Executive Coaching Series

Performance Appraisal: Applications from Psychology

White Paper


Robert A. Mines, Ph.D., Daniél C. Kimlinger, MHA, Patrick Hiester, Marcia S. Kent, MS, Yvette Moore & Sally Hull, Ph.D.

Performance appraisal plans and/or processes evoke mixed reactions among executives and managers in many organizations. Often these appraisals are done according to a subjective rating system with no observable anchors associated with a numeric rating or ranking. In addition, the systems tend to be global rather than job specific. There are many reputable sources - researchers, management commentators, psychometricians - who have expressed doubts about the validity and reliability of the performance appraisal process. Some have even suggested that the process is so inherently flawed that it may be impossible to perfect it (Dervan, 1990). Performance appraisals often fail to account for variance in individual cognitive complexity and level of function in the organizational hierarchy and do not sync accountability or authority with corresponding organizational outcomes.

This white paper challenges core performance appraisal assumptions and relies on the work of Elliot Jaques and others to propose alternative ways of thinking about the organization's performance appraisal system and its relationship to succession planning and talent development.

In 2002, Elliot Jaques reviewed the following constructs in his model: time horizon, individual capability, talent pool and mentoring. "Time horizon is a measure of individual capability defined as the highest level of work, measured in time-span, that a person could carry out in a role for which that person possessed the necessary knowledge, skills, work experience and commitment" (Jaques, 2002, p.79). Implied in the construct of time-horizon is the cognitive complexity capability of the individual (individual capability). In 1990, Mines, R.A., Hood, A., King, P., & Wood, P discussed a complementary model of Reflective Judgment that examines how individuals think about complex questions similar in process to the ambiguous questions that C-level executives address as a part of their job requirements.

From a succession planning perspective, Jaques proposed that a person's current capability and applicable capability should be considered along with their potential future capability. In the ongoing management of the talent pool, the assessment of all employees using a projection model to ascertain their future capability is required (Jacques, 2002, p.89).

Jaques challenges the assumptions that all employees are equal. There are clear and well-documented differences in the adult developmental psychology research on variation in cognitive complexity (Mines, R.A., Hood, A., King, P., & Wood, P., 1990). Jaques went further by stating that there is no evidence to support the idea that there is a leadership personality. He argued that all employees need to be able to perform in a functional range across all defined characteristics; exhibiting no dysfunctional excess or shortcomings (Jacques, 2002). Succession planning is the process of advancing the right person to the right role at the right time; this should occur at all levels and in all functions within the organization.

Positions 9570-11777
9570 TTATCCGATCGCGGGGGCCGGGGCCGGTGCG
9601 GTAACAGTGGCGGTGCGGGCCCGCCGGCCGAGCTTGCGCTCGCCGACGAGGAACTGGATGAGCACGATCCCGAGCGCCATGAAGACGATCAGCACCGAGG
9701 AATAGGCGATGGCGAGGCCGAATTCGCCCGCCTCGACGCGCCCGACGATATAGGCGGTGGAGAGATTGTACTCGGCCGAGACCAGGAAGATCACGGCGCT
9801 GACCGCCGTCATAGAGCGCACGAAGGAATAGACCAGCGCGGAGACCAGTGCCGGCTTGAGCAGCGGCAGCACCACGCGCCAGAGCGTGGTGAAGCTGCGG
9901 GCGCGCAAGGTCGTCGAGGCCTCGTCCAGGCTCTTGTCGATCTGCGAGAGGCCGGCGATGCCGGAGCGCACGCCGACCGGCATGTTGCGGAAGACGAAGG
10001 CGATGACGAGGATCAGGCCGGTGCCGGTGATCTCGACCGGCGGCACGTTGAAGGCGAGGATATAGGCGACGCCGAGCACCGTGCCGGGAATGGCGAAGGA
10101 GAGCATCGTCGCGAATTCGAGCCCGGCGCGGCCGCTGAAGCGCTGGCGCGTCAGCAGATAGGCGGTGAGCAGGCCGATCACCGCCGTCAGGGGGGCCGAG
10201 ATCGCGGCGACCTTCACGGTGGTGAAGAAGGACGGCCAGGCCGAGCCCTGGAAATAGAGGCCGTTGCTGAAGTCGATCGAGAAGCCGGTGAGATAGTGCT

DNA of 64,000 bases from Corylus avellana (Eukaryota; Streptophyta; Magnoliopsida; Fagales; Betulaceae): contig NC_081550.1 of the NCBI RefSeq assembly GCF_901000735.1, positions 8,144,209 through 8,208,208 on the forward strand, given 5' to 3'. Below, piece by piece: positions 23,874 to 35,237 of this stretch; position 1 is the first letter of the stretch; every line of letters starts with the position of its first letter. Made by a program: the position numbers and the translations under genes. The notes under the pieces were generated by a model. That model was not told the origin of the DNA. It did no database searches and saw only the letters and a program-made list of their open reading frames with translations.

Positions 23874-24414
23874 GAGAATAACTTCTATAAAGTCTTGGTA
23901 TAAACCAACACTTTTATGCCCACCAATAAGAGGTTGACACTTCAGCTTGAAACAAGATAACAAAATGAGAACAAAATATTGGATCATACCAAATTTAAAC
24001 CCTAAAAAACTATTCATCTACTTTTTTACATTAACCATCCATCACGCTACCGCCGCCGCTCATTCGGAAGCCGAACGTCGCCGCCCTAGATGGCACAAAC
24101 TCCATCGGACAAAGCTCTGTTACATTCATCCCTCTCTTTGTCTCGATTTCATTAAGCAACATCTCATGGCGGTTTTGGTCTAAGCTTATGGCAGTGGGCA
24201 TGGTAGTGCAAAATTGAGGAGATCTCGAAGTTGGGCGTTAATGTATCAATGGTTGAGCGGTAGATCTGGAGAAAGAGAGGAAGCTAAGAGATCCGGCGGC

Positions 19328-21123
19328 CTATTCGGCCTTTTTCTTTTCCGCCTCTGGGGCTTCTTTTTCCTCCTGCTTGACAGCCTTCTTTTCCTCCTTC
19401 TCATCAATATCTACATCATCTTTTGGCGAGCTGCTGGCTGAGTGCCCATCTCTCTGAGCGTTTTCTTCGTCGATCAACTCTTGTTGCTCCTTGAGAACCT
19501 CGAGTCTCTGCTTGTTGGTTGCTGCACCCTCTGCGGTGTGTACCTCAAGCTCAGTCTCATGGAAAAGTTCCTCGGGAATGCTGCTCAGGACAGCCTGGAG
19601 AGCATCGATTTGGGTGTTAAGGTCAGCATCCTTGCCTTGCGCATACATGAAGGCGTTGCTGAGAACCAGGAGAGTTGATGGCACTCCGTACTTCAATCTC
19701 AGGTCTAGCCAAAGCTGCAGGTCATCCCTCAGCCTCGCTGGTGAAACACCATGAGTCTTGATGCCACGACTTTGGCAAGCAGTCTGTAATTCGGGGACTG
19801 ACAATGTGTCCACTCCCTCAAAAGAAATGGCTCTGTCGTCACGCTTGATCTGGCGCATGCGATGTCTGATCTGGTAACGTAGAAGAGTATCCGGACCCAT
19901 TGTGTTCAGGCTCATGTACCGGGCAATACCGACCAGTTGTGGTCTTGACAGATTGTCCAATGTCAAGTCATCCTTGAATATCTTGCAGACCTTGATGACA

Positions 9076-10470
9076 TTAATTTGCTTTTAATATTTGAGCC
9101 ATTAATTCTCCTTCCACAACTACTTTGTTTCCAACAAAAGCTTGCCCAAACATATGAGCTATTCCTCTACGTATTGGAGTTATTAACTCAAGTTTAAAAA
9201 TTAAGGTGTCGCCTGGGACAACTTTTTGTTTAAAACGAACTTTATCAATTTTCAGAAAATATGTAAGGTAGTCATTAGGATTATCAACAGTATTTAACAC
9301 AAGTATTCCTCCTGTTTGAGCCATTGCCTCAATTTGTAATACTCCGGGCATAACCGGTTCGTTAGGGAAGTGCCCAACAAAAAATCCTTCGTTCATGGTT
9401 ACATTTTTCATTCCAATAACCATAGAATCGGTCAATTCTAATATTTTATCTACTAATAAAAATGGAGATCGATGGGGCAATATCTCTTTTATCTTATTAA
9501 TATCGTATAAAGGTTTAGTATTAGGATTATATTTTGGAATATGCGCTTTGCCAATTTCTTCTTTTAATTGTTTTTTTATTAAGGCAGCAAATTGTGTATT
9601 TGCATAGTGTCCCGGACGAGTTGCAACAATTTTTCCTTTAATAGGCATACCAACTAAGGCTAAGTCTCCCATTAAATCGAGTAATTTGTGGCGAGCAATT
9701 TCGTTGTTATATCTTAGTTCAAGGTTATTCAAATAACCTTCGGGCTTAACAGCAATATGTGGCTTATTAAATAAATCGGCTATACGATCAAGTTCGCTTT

Personal Effectiveness Appraisal (PEA) determines the level within a work band at which a subordinate is judged by his or her manager or supervisor to be working. This judgment is crucial in determining the next steps for coaching and mentoring. This is a judgment, and is not measurable by results (Jaques, 2002). Subordinates are not measured on results as they do not have the authority to allocate resources to their jobs. Managers are accountable for results as they have the resources including time, money, materials, employee assignment, and so forth.

Jaques (2002) recommended that the direct manager/supervisor should have a running evaluation of an employee's personal effectiveness. The manager should be able to answer three questions:

  1. Is the employee functioning satisfactorily in his/her role?
  2. If the answer is yes, then, is the employee working as well as someone you would think of as working the top half of the role or bottom half?
  3. Is the employee in the bottom of that half, the middle or top of that half? (Jaques, 2002, p. 100).

Ultimately it is the manager who is accountable for the results of the employee. It is important that the manager evaluates and develops the employees to their best capability. This evaluation is important as the manager's results are at stake. Coaching the employee within this framework should be completed by the immediate supervisor/manager and should focus on the actual functional skills and interpersonal skills required to do a specific job.

As noted earlier, behaviors that fall outside of normal adult functioning such as substance abuse, toxic communication or behavior, psychopathology such as depression or anxiety disorders, personality disorders, low emotional intelligence, and other patterns that interfere with the individual or work group's ability to do the work efficiently or effectively become part of an immediate assessment and intervention by the immediate supervisor/manager and should not be put off until the regular performance appraisal.


Dervin M., (1990). The paradox of performance appraisals, Personnel Journal. 69, 107-111.
Jaques, E, (2002). Social Power and the CEO. Greenwood Publishing.
Mines, R.A. & Kent, M.S. (2002). Nothing ensures success like succession planning; HR strategies in tight times. Colorado Municipalities. 78, 22-28.
Mines, R.A., Hood, A., King, P., & Wood, P., (1990). Levels of Intellectual Development and Associated Critical Thinking Skills in College Students. Journal of College Stdent Development. 31, 538-547.

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